Pessimistically, we might conclude that the OAS is a relatively weak organization doing an imperfect and inconsistent job of promoting a rather limited notion of representative democracy. For all its weaknesses, however, the OAS has made a positive contribution to democracy promotion efforts in the Americas, particularly in its (generally) unified condemnation of coups, autogolpes, and egregious election failures. (p.58)
Defending Democracy in the Americas provides details case studies of actors such as the United States, Canada and Brazil as potential democracy promoters, pointing out how their views and interests differ when democracy is at risk. Analyzing Brasília’s stance vis-à-vis democracy promotion, Burges and Daudelin argue that South America’s largest country’s foreign policy can only be understood through a realist prism, considering how it actively intervened during some crises, while being entirely passive in others. Even though written in 2007, the chapter is a must-read for anyone trying to make sense of Brazil’s stance on the ongoing crisis in Venezuela.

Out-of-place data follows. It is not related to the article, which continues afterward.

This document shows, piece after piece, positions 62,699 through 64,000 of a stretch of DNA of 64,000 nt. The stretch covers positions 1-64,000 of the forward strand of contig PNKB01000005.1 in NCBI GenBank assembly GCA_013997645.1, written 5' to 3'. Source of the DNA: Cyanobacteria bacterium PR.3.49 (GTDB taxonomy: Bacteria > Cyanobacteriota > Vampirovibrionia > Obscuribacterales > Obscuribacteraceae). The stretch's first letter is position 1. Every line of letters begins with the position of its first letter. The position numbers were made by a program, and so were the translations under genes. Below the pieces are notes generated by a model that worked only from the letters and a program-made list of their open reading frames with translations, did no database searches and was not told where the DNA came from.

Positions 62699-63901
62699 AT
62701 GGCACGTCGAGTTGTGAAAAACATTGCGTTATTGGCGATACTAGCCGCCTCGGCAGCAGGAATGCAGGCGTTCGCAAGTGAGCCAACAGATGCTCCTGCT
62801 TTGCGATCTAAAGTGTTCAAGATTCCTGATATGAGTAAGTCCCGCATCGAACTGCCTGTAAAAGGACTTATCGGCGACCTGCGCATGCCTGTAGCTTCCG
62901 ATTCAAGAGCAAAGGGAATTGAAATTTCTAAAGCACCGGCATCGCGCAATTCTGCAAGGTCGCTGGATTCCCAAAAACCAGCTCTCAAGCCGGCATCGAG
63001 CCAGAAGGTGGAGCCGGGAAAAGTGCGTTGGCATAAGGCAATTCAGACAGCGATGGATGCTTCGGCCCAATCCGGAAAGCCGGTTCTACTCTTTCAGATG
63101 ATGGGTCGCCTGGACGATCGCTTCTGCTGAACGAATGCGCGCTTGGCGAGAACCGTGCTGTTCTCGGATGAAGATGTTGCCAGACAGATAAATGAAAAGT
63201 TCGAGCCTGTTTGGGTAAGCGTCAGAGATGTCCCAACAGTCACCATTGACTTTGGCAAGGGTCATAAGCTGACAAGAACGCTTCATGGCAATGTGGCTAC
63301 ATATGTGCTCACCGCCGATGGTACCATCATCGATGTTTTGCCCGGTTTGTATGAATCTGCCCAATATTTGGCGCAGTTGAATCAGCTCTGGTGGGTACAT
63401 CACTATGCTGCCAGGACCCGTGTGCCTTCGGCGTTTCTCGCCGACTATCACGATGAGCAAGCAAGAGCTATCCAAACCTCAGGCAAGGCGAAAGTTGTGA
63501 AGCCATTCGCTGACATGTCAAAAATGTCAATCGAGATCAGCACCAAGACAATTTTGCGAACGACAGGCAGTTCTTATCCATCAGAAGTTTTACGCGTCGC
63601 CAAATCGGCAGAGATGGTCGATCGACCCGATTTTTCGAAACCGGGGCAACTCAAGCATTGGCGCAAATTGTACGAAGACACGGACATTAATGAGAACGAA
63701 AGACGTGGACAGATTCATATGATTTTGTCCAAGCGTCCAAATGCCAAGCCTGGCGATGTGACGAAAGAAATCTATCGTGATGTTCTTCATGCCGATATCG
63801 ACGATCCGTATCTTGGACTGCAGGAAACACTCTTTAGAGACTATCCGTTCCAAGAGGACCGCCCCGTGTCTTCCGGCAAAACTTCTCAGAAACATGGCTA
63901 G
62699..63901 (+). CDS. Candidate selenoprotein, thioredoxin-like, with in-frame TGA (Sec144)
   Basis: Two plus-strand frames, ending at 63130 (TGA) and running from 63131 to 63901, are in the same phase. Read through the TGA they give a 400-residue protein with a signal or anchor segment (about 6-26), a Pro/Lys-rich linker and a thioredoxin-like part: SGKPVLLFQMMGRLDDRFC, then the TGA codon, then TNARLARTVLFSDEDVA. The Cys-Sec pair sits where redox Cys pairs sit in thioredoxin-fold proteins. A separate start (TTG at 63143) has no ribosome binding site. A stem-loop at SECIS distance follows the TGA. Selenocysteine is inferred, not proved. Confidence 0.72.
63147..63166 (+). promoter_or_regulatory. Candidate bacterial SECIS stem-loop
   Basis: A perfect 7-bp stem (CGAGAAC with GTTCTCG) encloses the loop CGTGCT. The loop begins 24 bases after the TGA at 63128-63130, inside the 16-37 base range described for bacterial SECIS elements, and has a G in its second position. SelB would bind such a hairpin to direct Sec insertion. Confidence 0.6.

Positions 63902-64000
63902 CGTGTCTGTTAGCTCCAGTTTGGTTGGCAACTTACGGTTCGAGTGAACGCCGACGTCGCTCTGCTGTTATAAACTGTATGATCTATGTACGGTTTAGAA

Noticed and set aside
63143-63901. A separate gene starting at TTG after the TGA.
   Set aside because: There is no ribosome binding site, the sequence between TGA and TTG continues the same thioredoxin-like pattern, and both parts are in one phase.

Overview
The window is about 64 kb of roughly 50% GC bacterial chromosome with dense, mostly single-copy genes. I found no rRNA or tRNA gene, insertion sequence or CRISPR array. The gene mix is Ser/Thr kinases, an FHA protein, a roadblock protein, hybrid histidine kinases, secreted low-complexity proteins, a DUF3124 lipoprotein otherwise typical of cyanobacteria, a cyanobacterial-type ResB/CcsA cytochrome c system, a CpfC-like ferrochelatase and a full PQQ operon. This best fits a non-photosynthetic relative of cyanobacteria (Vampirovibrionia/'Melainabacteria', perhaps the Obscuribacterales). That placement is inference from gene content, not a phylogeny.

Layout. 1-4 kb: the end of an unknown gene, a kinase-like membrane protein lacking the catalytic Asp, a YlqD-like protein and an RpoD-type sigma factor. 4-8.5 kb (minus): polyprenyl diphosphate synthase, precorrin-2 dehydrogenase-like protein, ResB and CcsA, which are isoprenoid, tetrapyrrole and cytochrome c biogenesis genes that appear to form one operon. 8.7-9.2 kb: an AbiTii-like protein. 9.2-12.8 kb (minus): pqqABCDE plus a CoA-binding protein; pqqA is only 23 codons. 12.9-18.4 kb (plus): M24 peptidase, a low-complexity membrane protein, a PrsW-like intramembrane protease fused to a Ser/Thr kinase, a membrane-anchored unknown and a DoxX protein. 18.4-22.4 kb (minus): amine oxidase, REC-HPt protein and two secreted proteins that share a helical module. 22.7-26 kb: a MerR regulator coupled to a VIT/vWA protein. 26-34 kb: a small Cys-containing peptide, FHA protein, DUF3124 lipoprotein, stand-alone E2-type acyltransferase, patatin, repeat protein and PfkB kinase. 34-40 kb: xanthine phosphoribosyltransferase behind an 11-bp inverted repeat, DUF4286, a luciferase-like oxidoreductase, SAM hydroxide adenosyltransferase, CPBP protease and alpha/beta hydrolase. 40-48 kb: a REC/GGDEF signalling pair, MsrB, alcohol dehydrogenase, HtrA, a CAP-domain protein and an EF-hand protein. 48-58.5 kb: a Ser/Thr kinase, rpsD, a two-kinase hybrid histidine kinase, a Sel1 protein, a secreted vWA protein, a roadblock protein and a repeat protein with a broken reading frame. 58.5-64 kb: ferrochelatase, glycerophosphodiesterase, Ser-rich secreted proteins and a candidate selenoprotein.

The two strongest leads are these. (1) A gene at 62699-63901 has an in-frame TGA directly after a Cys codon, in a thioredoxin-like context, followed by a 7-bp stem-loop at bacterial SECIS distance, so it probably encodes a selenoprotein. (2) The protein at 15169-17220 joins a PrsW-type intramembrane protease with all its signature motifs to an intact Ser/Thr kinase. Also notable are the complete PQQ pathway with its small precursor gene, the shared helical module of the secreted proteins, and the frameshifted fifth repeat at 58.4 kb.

The final section of the book contains three very instructive case studies of countries often affected by constitutional instability, namely Haiti, Ecuador and Peru. While Peru is generally seen as a success of how outside pressure eventually helped reduce Fujimori’s excesses, Haiti and Ecuador (at the time of writing) seemed like rather hopeless cases condemned to perpetual instability. Since then, Ecuador and Haiti have developed in rather different fashions. While Ecuador stabilized (though challenges remain), Haiti continues its century-long trajectory of instability. After Brazil played a key role on in the Hemisphere’s poorest country over the past decade, uncertainty remains as high as ever, as the last presidential election has been so fraught with problems that it will be rerun in October. Despite tremendous progress since the democratization of most part of the region 25 years ago, the ongoing trouble in Haiti, Venezuela are a reminder that several challenges remain. If a third volume were written today, it would include detailed analyses of Mercosur and UNASUR, which, in the first two books, receive far less attention than the OAS. The big questions, of course, would be: With the left-wing governments that embraced Unasur gone, will the new organization play a crucial role in the coming years? Can the OAS recover after having been sidelined during the ongoing crises? And, how do two key events — the end of the civil war in Colombia and the rapprochement between Cuba and Washington — affect the region’s capacity to work together?
This article first appeared on http://www.postwesternworld.com/2016/06/29/defending-democracy-americas/